On a personal level, a week away at the beach played out as it should: grandchildren relishing hours at the intersection of sand and salt water; family gathered for dinners of crab, clam, and mussel; and enough free time to finish three books I should have read years ago.
At the level of public life, however, it was a week that took a horrific turn just after we celebrated the 240th anniversary of the Declaration of Independence. The shooting deaths of two black men during encounters with police, followed by a sniper’s assault on Dallas law enforcement officers, demonstrated yet again how difficult it is for our country to “insure domestic tranquility,’’ an aspiration of the Constitution.
While on vacation and since, I have paid special attention to — and worried about — Baton Rouge, the city where I grew up and where two police officers wrestled Alton Sterling to the ground and shot him. Baton Rouge police say the officers saw him reach for a weapon in his pocket. The incident took place on North Foster Drive at Fairfields Avenue, less than a mile from the house my parents and siblings moved into around the time I graduated from college.
Louisiana Gov. John Bel Edwards moved quickly to arrange an independent inquiry through the FBI and U.S. Justice Department. Edwards, inaugurated only six months ago, is the son and grandson of sheriffs. On the day after the killing of five officers in Dallas, he appeared along with members of the Sterling family, denounced the assault on police, and affirmed the right to peaceful protest.
“This has been a sad week for our state and for our nation,” Edwards said. “We are better than this. We are going to do better in the future…It’s not going to happen if we don’t insist on it and conduct ourselves in a way that makes it happen.”
To do better will require action on multiple fronts, by individuals, civic institutions, and government. Our schools are an indispensable instrument in the long American quest “to form a more perfect union.”
It’s both unfair and unrealistic, to be sure, to dump the whole burden on our public education system. There are police practices to examine, as well as the relationship of police forces with black communities. Churches have a role, as do parents in guiding their children. My old hometown is not alone in having to confront social and economic disparities, illustrated by the clear divide between mostly black and poor North Baton Rouge and white and more affluent South Baton Rouge.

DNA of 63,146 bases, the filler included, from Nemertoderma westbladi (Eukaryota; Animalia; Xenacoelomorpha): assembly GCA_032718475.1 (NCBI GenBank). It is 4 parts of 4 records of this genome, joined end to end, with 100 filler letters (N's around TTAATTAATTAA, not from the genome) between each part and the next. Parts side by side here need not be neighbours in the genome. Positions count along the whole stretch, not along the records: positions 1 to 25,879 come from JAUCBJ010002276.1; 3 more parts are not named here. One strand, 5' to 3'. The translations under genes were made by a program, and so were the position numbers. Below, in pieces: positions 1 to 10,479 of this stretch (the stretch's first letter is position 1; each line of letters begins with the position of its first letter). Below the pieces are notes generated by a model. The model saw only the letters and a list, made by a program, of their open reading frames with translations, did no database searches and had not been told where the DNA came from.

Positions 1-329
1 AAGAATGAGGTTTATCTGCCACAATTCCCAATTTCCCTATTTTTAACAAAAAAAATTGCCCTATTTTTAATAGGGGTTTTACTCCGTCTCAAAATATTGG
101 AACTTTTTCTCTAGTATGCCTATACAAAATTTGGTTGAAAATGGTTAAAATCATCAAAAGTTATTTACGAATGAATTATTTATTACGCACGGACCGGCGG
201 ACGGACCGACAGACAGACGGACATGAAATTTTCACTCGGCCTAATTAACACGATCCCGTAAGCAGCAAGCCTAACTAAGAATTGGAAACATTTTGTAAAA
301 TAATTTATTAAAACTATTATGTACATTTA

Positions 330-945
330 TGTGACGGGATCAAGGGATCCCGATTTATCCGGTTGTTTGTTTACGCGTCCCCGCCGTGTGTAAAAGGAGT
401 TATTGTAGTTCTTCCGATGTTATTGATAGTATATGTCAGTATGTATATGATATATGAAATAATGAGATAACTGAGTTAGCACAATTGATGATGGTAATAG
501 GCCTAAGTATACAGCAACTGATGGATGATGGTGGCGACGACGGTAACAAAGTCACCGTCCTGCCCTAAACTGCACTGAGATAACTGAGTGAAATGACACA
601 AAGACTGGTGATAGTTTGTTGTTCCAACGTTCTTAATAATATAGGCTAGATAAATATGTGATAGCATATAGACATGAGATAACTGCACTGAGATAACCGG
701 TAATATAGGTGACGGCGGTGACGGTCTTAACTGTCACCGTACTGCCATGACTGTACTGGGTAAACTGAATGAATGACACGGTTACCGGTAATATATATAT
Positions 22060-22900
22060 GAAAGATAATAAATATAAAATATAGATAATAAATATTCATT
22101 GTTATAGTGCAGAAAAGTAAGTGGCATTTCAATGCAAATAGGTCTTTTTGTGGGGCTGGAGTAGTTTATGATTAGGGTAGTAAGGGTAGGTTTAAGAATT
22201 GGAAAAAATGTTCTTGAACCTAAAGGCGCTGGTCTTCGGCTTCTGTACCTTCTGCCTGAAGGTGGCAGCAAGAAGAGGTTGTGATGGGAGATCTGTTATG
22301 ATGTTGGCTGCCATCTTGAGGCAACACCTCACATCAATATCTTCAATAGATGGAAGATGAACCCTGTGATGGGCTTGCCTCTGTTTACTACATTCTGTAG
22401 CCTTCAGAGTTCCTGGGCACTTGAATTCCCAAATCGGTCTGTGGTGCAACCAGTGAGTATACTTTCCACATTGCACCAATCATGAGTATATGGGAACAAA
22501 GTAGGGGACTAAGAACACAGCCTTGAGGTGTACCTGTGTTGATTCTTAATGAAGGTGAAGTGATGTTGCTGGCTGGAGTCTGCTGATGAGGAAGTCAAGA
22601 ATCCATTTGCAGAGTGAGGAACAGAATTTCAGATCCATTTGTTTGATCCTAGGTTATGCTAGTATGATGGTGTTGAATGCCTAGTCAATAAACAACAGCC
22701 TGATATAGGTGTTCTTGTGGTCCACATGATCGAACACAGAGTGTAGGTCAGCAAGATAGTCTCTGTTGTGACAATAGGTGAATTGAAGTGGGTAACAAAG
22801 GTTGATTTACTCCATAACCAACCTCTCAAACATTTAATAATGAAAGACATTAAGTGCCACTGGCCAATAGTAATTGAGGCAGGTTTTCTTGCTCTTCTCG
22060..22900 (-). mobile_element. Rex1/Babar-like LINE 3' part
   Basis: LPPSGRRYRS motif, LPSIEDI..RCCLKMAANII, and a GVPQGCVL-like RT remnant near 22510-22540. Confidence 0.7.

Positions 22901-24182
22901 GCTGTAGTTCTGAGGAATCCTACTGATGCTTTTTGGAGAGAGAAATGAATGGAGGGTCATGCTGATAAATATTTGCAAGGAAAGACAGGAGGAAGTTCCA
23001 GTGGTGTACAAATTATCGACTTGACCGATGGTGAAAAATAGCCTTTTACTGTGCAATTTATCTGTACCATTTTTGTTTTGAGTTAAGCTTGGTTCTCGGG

In 2004, marking the 50th anniversary of the Supreme Court decision striking down legalized racial segregation in public schools, my colleagues at MDC, the Durham-based nonprofit research organization, issued a State of the South report that called on the region to reduce racial separateness and strengthen equity in public education – and reminded the South that good schools and strong communities go hand in hand.
That State of the South opened with a quote from a reformist Southern governor of an earlier era — former Mississippi Gov. William F. Winter:
“Discrimination is not limited to race. The line that separates the well-educated from the poorly educated is the harshest fault line of all. This is where we must begin. We must get the message out to every household and every poor household that the only road out of poverty runs by the schoolhouse.”
The schoolhouse is indeed a place where young people get prepared to thrive in the modern economy. But in a democratic society, it is more than that; it is a place for fashioning a more informed and cohesive citizenry.
The school can serve as a welcoming and safe environment in which students with anxieties receive counseling, where they can talk to adults about episodes of violence and about coarse discourse through social media. As educational institutions, the school also must serve as a place to encounter, debate, and learn from the American experience, its tumultuousness, its flaws and frictions, its pattern of hard-won social and economic advances.
As institutions embedded in our society, schools often reflect the society. During the Jim Crow era, schools abetted rather than alleviated racial inequities. Now the trend of resegregation reflects today’s societal fragmentation.
The distressing events since July 4 raise anew the need for federal, state, and local authorities to confront fundamental questions in designing public education policies and budgets:
Will what we’re doing heighten or diminish fragmentation, divisions, and tensions?
Will our plans widen or narrow the fault lines of race, education, and economics?
Do our actions advance our nation, states and localities toward proving that “we are better than this”?